This year, a tight knit group of AECB members met in Sheffield for the Annual Conference – Sheffield University were hosts.
After a brief introduction, Prof. Fionn Stevenson, the esteemed building performance researcher and educator, offered a warm welcome to the city with more trees per person than any other city in the UK.
Peter Wilkinson went on to set the scene. The AEBC he noted is changing. It is strengthening its views and seeking to engage with political changes and there have been increased ties to organisations such as CIAT.
The Passivhaus Trust, an offshoot of the AECB, has continued to galvanise people’s interest and the AECB Silver Standard has also made some significant advances. This year alone there were 75 AECB Silver homes that were certified.
The Low Energy Buildings Database has continued to develop and grow. Peter also noted that there is a desire to have more female trustees on the board (so if you are an AECB member and you feel inclined to join the board please make yourself known.)
The Carbonlite Retrofit Standard (CLR) took centre stage. The training programme that will be used to support CLR is a bridge between ‘make do’ and best practice retrofit. It is about creating an adequate level of understanding rather than creating another tier of experts. In this case, so that manufacturer’s data can be interpreted and challenged when appropriate, adequate understanding means being numerically literate. By creating the foundational knowledge that building professionals need, it is possible to avoid long term unintended consequences that could have costly implications. Expect to hear much more about this in coming months.
Highlights of the event included practical lessons in airtightness by Paul Jennings from ALDAS. This packed-to-the-walls workshop demonstrated a range of construction technologies and airtightness solutions, and used blower door fans so help determine the leaks.
Another popular talk was delivered by Nick Grant of Elemental Solutions. His subject was value engineering and it was delivered in Nick’s typical no nonsense style. Decisively separating the wheat from the chaff, he demonstrated how a true understanding of value enables quality standards to be raised, value to be increased and investment costs to be optimised or cut.
Helen Brown from Encraft and Paul Jennings gave a presentation about a retrofit at Wilmcote House, Portsmouth. The occupants of the existing building suffer from high bills and condensation. A conditions report revealed that 80% of the windows needed to be replaced. The move to retrofit the building to EnerPHit standards was the brainchild of architect Mark Elton (now from Sustainable By Design.) Initial strategic PHPP models were simplified. The more detailed studies that have now been undertaken by Helen Brown have demonstrated that in practice, the project cannot be certified because the primary energy demand cannot be reduced below the required threshold. Nonetheless, the fabric upgrade continues to target EnerPHit standards of performance. Ventilation and overheating risks are being given very careful attention.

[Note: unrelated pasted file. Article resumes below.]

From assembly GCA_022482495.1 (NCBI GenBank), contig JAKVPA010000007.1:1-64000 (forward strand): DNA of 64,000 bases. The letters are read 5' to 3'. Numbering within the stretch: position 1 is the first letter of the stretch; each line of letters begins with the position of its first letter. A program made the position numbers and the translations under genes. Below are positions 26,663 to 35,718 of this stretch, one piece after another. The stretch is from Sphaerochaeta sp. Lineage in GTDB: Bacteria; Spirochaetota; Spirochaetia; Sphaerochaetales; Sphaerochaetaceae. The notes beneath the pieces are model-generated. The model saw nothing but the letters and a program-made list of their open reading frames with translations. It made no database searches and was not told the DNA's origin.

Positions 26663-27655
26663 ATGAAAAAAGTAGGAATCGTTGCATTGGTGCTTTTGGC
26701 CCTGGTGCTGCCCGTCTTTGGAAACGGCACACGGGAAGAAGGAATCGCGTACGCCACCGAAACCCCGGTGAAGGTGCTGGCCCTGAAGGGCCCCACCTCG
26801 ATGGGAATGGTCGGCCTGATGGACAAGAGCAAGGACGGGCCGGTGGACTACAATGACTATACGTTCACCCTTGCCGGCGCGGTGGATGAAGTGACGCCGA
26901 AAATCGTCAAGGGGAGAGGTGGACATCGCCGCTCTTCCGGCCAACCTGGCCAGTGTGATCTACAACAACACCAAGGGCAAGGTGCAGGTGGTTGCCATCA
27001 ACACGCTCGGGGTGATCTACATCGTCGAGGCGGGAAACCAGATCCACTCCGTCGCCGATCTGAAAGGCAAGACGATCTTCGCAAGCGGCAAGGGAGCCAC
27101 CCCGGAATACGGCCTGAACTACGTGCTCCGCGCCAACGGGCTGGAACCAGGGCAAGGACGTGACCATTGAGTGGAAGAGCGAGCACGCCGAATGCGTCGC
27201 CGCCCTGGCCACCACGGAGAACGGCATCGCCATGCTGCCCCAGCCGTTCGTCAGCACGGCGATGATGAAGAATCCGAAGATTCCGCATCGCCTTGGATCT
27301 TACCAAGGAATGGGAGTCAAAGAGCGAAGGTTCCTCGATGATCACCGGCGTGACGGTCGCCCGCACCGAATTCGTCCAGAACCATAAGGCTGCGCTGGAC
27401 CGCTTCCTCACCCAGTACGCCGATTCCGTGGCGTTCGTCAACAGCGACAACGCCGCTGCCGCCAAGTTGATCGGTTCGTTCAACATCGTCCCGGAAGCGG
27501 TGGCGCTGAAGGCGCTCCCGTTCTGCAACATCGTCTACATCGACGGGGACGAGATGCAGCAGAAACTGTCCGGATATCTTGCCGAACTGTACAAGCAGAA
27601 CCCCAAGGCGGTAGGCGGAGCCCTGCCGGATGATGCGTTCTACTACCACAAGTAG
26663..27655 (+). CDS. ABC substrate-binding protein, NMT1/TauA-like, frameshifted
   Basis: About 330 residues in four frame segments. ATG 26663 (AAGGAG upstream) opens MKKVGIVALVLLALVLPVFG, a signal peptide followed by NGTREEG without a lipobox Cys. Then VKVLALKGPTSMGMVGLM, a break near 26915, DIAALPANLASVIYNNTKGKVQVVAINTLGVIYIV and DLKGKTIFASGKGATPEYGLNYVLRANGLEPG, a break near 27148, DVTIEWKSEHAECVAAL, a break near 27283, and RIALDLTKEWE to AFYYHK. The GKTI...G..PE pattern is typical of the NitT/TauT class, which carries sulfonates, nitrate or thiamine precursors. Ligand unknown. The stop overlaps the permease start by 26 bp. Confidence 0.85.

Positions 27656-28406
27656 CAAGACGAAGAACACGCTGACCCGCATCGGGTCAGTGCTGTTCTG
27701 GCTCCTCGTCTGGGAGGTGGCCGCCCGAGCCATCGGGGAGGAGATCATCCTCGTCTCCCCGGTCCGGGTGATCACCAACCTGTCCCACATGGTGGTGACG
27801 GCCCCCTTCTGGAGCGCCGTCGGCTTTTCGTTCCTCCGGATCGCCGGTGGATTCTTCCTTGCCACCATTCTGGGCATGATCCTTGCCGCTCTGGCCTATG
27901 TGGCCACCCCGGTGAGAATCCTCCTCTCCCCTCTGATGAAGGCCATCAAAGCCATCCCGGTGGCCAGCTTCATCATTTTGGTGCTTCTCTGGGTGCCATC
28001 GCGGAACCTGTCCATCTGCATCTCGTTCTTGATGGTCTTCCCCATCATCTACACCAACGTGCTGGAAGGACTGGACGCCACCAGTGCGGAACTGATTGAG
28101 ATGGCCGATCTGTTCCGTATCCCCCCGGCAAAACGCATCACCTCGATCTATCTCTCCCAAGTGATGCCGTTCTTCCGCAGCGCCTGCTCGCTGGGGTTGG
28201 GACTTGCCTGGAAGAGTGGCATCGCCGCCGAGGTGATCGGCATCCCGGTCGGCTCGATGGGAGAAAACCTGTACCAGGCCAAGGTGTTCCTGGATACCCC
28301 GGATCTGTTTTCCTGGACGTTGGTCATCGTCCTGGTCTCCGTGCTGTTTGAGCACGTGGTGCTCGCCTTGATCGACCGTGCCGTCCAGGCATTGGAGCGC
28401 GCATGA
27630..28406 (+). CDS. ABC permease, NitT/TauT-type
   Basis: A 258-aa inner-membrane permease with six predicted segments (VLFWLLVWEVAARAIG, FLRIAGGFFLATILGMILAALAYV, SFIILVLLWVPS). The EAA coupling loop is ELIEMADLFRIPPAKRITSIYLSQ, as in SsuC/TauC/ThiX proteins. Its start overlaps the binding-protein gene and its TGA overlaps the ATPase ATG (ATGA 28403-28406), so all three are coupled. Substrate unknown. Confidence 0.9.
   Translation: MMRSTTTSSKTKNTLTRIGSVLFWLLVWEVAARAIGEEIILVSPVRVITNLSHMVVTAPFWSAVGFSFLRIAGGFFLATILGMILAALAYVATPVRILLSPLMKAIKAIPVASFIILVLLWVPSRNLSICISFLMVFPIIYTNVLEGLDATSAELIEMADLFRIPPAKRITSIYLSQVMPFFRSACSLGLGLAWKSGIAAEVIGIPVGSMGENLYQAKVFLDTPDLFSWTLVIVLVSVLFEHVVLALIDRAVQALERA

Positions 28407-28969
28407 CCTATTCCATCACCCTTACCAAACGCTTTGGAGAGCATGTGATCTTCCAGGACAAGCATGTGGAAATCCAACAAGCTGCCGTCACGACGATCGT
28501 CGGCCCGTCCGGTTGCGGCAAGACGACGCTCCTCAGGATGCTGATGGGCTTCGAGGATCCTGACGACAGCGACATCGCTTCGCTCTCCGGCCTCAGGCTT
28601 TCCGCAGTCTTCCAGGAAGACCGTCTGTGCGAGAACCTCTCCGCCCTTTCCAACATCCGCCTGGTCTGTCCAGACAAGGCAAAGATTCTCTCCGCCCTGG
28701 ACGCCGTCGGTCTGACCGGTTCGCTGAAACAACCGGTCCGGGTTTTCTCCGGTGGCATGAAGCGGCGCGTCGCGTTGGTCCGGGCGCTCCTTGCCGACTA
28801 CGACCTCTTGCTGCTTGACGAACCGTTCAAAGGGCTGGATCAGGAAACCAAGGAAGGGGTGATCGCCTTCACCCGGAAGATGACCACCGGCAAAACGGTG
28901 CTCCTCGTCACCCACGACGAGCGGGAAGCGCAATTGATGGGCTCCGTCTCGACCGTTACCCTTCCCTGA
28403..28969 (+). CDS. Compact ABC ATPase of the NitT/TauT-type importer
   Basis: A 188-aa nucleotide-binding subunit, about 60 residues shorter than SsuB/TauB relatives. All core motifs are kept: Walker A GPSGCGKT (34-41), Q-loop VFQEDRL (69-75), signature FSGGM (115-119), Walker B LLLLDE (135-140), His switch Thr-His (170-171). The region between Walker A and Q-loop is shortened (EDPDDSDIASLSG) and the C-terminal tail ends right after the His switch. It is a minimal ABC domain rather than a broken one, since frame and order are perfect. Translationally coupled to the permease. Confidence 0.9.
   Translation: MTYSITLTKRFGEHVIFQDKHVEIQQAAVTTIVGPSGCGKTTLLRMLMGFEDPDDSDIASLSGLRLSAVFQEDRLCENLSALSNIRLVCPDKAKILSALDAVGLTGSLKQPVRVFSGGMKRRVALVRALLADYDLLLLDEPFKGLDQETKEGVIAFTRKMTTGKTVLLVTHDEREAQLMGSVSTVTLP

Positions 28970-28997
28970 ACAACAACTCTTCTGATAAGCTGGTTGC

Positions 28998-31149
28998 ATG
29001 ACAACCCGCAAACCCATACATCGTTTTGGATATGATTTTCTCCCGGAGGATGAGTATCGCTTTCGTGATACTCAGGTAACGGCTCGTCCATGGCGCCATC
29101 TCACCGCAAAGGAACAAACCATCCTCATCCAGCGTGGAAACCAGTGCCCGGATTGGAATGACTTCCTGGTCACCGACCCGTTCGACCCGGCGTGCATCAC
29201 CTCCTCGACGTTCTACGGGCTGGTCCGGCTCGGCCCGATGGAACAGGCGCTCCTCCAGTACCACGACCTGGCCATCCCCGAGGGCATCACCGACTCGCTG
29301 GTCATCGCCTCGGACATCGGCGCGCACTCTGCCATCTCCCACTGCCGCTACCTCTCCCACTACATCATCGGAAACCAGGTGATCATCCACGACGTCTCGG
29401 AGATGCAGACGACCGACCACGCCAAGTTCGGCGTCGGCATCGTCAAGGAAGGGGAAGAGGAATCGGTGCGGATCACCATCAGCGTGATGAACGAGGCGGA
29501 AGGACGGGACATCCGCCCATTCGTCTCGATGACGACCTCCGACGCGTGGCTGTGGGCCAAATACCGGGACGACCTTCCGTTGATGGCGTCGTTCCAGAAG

At the close of the day there was the World Café. Here, themed tables were established with a couple of expert hosts. The remaining members were free to join or leave the themed discussions as and when they chose. This latest addition to the conference proved very successful so expect to see more of the World Café in the future.
Catrin Maby started the second day with a talk titled “From Frozen Bodied to Warm Homes.” This a retrospective of her career offered insight into her crusade to enrich people’s lives by finding ways of taking them out of fuel poverty and providing healthier homes. Along the way, Maby grew the Severn Wye Energy Agency from 2 to 45 people.
This talk was quickly followed by a tour de force that was delivered by services engineer Alan Clarke and accompanied by Andrew Farr (Green Building Store). Starting from the basics about how much fresh air is required to provide good indoor air quality they left no stone unturned when testing and challenging common assumptions about ventilation. Along the way, the audience discovered that internal moisture gains appear to be about half that predicted by design standards, in a limited number of UK test cases humidity recovery appears to work, humidity recovery may not be suitable for small dwellings, properly designed and commissioned MVHR systems cascade ventilation is surprisingly robust.
I also had the honour of presenting at the conference this year. The presentation explored the feedback from occupants that live in two Certified Passivhaus projects that I designed. The Racecourse Estate (25 units) and Steel Farm, a bespoke home (see Passivhaus Plus issue 10 and www.PassivhausSecrets.co.uk). The biggest lesson from the presentation and that I learned from this research exercise, is that architects and engineers need to think more like anthropologists and less like designers. – only then can unintended consequences be avoided.
For more details about the conference and to download presentations click here.